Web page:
A Really Cool Tree House

Ketan had wanted to go to The Treehouse. That wasn’t so odd. It was a local landmark and had at least regional fame as a tourist attraction. What Kyle didn’t understand was “why now”. Ketan had lived in the city for at least three years, but he said he’d never gotten around to going. Which made sense, Kyle supposed, but it had still been unexpected when he’d announced that they should meet up in the big tree.

The nice thing about meeting at a tourist attraction was there was a bus stop right in front of it. Kyle stepped out of his bus and looked up at his destination. A 40 story tall redwood in the middle of the downtown skyscraper district was always worth a second look. Locals kind of got use to it, you could walk by every day and after a while you’d stop looking twice at it. But that wasn’t really the same thing as thinking it looked normal. If you just walked by you didn’t really see the whole thing. The Treehouse looked like an empty lot with a wooden thing in the middle of it out of the corner of your eye. Nothing special. Well, Kyle had been told the ease of parking was sort of special.

To really see the the landmark you had to stop, take a moment to appreciate that the “wooden thing” was a trunk the width of a small building, then trace your eyes up it to the vast expanse of canopy both as wide, and as tall, as any of the buildings around it. Only then was it possible to appreciate the scale of the thing. A building had been put into that canopy. It was a modern construction of lightweight Plexiglas, aircraft aluminum, and carbon fiber. It wasn’t very big, perhaps 15,000 sq feet of floor space, that was tiny compared to everything else around it. It was, however, a lot of building to find 30 stories above the ground in a tree.

The Treehouse had been built during the same spate of architectural one upmanship that produced the Empire State, and Chrysler Buildings. Not that it had been named that at the time. Back then, it was known as the Warner Magic Building. Measured using modern techniques and money it had probably cost millions of dollars to grow, build, and magic into being. Given that the skyscrapers had cost hundreds of millions and Warner had gained roughly the same sort of fame, it was probably a good deal.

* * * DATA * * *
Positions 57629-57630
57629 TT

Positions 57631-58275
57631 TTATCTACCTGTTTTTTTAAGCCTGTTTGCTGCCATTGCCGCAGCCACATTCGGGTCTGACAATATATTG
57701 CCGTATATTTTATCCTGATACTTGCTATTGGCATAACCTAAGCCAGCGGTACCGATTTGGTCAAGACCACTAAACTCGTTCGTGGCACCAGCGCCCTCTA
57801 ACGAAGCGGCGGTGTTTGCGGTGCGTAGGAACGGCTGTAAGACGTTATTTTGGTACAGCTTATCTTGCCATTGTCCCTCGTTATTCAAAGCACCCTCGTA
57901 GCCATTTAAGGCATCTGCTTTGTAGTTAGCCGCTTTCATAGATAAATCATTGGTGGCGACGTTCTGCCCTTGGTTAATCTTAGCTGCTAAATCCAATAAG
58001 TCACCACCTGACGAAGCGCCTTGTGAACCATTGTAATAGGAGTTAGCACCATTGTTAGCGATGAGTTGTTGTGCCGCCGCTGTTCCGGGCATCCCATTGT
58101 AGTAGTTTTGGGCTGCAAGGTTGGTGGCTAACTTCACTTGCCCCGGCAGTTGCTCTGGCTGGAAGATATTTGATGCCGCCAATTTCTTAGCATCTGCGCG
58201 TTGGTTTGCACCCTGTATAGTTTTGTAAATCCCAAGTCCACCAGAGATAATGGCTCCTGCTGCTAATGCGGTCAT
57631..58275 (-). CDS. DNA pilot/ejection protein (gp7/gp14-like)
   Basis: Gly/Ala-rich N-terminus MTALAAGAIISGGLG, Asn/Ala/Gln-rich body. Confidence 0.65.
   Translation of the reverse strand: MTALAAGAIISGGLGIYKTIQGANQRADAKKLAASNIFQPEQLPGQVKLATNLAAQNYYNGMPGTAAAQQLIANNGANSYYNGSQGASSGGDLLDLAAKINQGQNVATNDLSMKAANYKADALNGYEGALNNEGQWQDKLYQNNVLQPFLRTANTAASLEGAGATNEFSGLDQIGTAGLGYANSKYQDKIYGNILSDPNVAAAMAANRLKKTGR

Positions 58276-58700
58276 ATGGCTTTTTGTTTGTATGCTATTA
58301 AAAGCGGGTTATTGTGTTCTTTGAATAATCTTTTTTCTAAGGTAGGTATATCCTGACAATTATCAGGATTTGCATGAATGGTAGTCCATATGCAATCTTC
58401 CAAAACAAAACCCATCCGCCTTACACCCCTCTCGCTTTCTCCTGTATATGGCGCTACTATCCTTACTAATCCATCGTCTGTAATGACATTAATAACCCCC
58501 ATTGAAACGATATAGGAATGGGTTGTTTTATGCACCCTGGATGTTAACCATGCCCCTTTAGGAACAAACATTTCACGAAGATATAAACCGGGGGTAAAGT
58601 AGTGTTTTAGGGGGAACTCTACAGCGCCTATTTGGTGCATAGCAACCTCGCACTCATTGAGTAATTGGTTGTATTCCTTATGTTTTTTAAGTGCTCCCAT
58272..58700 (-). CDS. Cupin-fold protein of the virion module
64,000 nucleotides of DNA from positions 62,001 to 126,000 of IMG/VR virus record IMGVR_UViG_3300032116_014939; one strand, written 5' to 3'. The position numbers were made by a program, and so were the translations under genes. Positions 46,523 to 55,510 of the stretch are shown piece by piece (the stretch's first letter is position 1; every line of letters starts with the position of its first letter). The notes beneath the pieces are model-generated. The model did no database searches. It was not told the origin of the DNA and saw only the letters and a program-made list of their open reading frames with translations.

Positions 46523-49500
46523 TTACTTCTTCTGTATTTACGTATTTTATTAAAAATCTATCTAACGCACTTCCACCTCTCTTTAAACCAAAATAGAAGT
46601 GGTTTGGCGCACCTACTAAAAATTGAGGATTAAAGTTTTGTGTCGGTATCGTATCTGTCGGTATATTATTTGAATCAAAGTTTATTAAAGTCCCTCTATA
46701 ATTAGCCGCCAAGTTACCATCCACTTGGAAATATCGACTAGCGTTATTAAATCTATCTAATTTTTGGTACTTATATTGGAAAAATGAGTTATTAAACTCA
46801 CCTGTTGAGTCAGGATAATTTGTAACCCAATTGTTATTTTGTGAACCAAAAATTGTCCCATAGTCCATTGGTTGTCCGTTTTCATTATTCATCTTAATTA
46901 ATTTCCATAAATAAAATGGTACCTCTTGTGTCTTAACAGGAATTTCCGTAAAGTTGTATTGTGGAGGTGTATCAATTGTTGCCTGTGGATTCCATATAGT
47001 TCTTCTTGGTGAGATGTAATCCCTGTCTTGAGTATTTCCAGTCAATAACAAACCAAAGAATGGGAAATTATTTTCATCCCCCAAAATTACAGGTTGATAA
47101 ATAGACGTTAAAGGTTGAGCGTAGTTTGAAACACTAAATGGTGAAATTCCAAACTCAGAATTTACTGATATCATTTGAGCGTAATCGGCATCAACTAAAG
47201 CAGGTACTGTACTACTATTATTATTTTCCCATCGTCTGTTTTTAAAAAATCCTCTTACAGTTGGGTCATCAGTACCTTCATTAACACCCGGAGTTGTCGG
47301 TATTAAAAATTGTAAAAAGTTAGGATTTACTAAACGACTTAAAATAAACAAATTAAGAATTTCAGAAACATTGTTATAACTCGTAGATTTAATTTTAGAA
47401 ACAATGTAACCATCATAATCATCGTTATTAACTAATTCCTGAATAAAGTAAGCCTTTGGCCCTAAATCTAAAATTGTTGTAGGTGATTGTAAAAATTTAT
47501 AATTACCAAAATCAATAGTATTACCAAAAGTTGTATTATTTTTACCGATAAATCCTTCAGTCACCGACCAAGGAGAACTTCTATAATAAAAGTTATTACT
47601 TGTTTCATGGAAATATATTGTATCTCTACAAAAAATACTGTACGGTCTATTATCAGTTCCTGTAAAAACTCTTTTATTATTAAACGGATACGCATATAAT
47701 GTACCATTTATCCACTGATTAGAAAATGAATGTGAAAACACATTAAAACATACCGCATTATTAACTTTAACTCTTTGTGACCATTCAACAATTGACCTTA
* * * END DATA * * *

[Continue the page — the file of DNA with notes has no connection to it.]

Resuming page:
Or perhaps not. Warner Magic had eventually failed and the structure had changed hands several times with it’s mundane portion being rebuilt each time. The modern incarnation was supported by the buildings to either side of it rather then the tree and was owned by some real estate company. It currently contained two restaurants, several cramped shops, and Shooters, a drinking establishment that couldn’t quite decide if it wanted to be a bar, club, or pool hall.

Kyle crossed the parking lot, thinking. The Treehouse had three entrances. You could enter through either of the buildings that flanked it. Or you could use the world’s scariest elevator. That was descending as Kyle watched. It was a glass box, clear on every side, and in the evening light it seemed to be floating. It wasn’t, really, it was actually suspended by a carbon nanofiber cable roughly the width of a line of dental floss, but Kyle couldn’t make that out at all in the evening light. Such a strand could hold around seven tons of weight.